Vigilante justice leads to something more complex in this New England–accented novel about a multifaceted reporter.

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The Dandy Vigilante

A Boston reporter finds himself in the middle of a murder case after scuffling with street punks in Daley’s (South Pacific Survivor: In Samoa, 2009) latest thriller.

Newsman Dax Grantham hopes to move to the investigative beat and tries to hone his skills by trailing his psychologist wife, Debbie, while he’s dressed as an old man, for practice. He’s sidetracked, however, when thugs accost an old woman and his martial arts training enables him to step in. An editor who learns of the incident asks him to cover the story, but Dax dodges assignments relating to the crime. What’s worse, his trailing of Debbie has made him suspect that she might be having an affair, as she and the mayor’s chief of staff, Bradley Swanson, have met on several occasions. When Bradley is found murdered, police find evidence against Debbie and arrest her, so Dax initiates his own investigation into the crime. Unfortunately, he’s tied to the victim, having confronted him about Debbie, and authorities are looking at Dax not only as the vigilante, but as a murder suspect. Despite the author’s playful title, the story isn’t really about Dax as a crime fighter à la Batman, whose name, along with those of other comic-book heroes, turns up frequently. The bulk of the suspense derives, and proficiently so, from Debbie. Dax begins investigating to exonerate his wife, a woman he never fully trusts and often surmises is either setting him up or possibly pointing the evidence in his direction. But he isn’t a squeaky-clean hero; his few fights with criminals occur not when he’s doing his job as a reporter, but by pure happenstance, typically when he’s out spying on Debbie. The gleefully bemusing Dax wears many hats, some good, such as working as an amateur detective, and others considerably less flattering; his obsessively tracking Debbie, without her knowledge, borders on stalking. A lawyer in the Boston area, Daley deepens the mystery by occasionally dropping hints about his protagonist’s back story, which includes an incident years earlier that caused his wife to distrust him and a traumatic high school experience that ultimately comes to light.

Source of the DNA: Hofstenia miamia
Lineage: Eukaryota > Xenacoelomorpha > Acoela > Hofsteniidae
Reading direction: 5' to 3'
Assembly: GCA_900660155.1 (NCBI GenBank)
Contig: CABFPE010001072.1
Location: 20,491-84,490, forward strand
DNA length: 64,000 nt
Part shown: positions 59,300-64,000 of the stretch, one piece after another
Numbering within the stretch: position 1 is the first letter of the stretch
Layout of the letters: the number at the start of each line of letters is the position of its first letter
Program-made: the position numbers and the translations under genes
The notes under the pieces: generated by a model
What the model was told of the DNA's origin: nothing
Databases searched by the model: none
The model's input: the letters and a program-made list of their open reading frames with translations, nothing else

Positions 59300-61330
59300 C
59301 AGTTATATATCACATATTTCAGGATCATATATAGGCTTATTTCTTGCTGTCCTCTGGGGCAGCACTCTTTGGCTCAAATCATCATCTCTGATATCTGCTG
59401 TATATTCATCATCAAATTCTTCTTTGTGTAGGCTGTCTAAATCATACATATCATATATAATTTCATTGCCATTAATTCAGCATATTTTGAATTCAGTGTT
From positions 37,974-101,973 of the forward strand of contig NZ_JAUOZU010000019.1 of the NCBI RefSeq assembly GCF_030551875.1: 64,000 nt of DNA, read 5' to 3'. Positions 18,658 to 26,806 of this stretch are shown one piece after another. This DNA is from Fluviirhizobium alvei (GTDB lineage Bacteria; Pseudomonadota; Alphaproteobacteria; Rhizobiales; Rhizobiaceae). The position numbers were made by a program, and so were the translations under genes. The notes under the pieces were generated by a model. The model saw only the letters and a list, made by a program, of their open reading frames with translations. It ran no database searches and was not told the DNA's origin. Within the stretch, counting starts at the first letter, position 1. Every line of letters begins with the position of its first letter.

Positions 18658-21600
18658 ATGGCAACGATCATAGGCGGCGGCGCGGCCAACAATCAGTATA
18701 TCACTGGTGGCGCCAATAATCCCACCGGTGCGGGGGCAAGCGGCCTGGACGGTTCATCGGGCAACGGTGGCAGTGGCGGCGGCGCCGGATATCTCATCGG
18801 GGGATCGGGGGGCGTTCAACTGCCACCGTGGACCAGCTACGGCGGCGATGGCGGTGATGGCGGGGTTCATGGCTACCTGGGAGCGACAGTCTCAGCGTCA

Vigilante justice leads to something more complex in this New England–accented novel about a multifaceted reporter.

Pub Date: March 16, 2014

ISBN: 978-1937536640

Page Count: 252

Publisher: Anaphora Literary Press

Review Posted Online: July 8, 2014

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Proficient but eminently predictable. Amid all the time shifts and embedded backstories, the most surprising feature is how...

THE A LIST

A convicted killer’s list of five people he wants dead runs the gamut from the wife he’s already had murdered to franchise heroine Ali Reynolds.